Good Poet, Bad Father

If you are brilliant poet and translator, knighted by the King of Spain, does it matter that you screwed up your relationship with your kids?  If you screwed up your relationship with your kids, does it matter that you are a brilliant poet and translator, knighted by the King of Spain?

Those are some of the questions raised by a remarkable documentary, now playing on HBO, “First Cousin, Once Removed.”   The film follows distinguished poet, professor and translator Edwin Honig over four years as he gradually loses his memory to Alzheimer’s.  Honig describes these incremental losses with a poet’s eloquence.  In one scene, the filmmaker, his cousin Alan Berliner, asks if he recalls playing with Berliner’s son earlier in the day.  Honig looks at him and replies, “I have no night of what I knew in the morning.”  Does he remember at what University he taught?  “It begins with ‘B’,” Berliner hints.   “The University of Blah Blah,” Honig jokes.  (It was Brown.)

At another point Berliner shows him some film taken of Honig before his memory failed.  In it he self-assuredly reels off his credentials to the camera:  Professor of English and Comparative Literature at Brown, founder of the writing program, translator of Cervantes, Federico Garcia Lorca and Portuguese poet Fernando Pessoa, author of many works of poetry.  And:  “Oh yes, I had a Guggenheim.”   Watching this recital, the older, now debilitated Honig says,   “I’m not impressed.”

Alan Berliner received Honig’s permission to make the film while the poet was still lucid.  Even so, filming the dying of his intellectual light might seem an act of unkindness.  But I couldn’t help thinking that as Honig’s memory faded, so did his pronounced cruel streak.  He seemed nicer, gentler.  I knew Edwin Honig during the time he taught at Brown – his former wife Margot was my friend.  She is interviewed in the film, as are the two sons they adopted together, now grown and mostly estranged from their father.  With reason.  Margot tells the story of the time she returned home to find their son Jeremy weeping because Edwin had torn up all his drawings.  “What happened to make daddy get so angry?” she asks.  “I don’t know. I think I spilled my milk.”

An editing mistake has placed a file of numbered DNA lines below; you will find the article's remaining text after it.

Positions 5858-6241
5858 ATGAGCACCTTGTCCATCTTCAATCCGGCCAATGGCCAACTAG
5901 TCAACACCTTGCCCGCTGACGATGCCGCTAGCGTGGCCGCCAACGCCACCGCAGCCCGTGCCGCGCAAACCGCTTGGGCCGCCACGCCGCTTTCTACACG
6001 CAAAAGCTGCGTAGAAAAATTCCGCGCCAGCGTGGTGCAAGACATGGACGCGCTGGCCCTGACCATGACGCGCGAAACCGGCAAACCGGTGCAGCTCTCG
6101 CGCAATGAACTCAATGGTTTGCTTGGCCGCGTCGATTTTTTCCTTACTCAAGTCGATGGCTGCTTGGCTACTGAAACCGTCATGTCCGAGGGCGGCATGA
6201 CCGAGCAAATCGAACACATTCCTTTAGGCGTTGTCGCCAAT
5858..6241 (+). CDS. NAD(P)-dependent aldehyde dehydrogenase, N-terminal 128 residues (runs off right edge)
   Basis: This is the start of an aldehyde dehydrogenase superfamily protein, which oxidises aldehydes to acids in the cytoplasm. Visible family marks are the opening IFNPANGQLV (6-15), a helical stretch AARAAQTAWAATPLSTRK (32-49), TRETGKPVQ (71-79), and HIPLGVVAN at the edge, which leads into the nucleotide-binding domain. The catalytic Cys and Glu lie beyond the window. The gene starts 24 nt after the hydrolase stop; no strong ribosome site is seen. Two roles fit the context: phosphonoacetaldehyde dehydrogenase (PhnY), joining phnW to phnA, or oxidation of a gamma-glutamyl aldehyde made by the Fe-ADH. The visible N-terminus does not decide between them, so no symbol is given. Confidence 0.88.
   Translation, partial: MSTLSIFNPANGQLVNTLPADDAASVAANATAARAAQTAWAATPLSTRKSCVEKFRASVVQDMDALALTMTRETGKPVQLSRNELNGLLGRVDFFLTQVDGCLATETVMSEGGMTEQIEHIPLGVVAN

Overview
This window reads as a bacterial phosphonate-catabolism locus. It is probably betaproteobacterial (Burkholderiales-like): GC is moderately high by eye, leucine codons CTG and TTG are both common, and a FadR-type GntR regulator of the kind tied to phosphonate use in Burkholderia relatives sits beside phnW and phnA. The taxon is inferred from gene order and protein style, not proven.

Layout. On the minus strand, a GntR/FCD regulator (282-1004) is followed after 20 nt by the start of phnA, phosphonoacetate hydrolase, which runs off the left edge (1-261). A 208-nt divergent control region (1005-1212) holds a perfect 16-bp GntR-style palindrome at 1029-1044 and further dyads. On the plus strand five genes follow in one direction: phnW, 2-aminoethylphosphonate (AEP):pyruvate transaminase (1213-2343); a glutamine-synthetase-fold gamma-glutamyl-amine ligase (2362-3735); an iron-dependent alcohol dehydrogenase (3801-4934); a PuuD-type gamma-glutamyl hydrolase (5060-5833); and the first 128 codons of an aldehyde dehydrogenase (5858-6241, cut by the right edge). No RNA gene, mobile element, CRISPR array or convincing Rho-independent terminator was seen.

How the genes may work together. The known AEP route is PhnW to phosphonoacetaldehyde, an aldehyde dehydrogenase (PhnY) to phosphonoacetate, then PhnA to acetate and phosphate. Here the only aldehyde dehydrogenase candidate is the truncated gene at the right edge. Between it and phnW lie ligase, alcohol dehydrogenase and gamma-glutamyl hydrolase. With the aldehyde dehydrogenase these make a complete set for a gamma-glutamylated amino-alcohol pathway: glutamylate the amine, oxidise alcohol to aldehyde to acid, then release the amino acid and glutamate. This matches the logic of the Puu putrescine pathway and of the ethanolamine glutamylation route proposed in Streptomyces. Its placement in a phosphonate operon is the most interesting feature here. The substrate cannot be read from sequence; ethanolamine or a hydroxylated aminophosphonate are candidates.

The sons, Jeremy and Daniel, describe a father who was harsh and remote, a virtuoso at ridicule.  “The qualities that made him a good critic didn’t make him a very good father.  He knew how to stab at the heart,” says Jeremy.  “I liked literature when I started reading, but he thought anything I ever read was trite.  I shouldn’t be reading Orwell; I should be reading Cervantes. I know these names, these books, writers, but they’re like thorns to me.  Lorca, Pessoa, Cervantes are all thorns in my side.”

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Son Daniel remembers a father who never had a good thing to say about anyone.  “As a rule he’d rather be up in his study writing . . . He didn’t know how to control all the demons that he carried around.”   “First Cousin” gives these demons their due, describing the traumas of Edwin Honig’s own childhood.  When he was 5 his father blamed him for the death of his 3-year-old brother, who was run over by a truck.

Edwin Honig died in 2011 at age 91.  When “First Cousin” opened at the New York Film Festival last year, festival director Richard Pena described the scenes with Honig’s sons as “heartbreaking.”  “Some people were pretty angry about it,” he told the New York Times,  “as they think it really tarnished his image.”  To tarnish or not to tarnish?  That is often the question when portraying poets’ lives.  For myself, the answer may be found in Robert Lowell’s poem “Epilogue:”  Why not say what happened?

Sometimes everything I write

with the threadbare art of my eye

seems a snapshot

lurid, rapid, garish, grouped

heightened from life

yet paralyzed by fact.

All’s misalliance.

Yet why not say what happened?

Comments

  1. I took a playwriting course at Brown with Mr. Honig. He could be *extremely cutting and sarcastic in his comments if he judged a student’s writing to be trite!

  2. christine doudna says:

    this is a very sad and touching story… and so relevant to so many artists (and non-artists). thank you for a beautiful analysis, ann.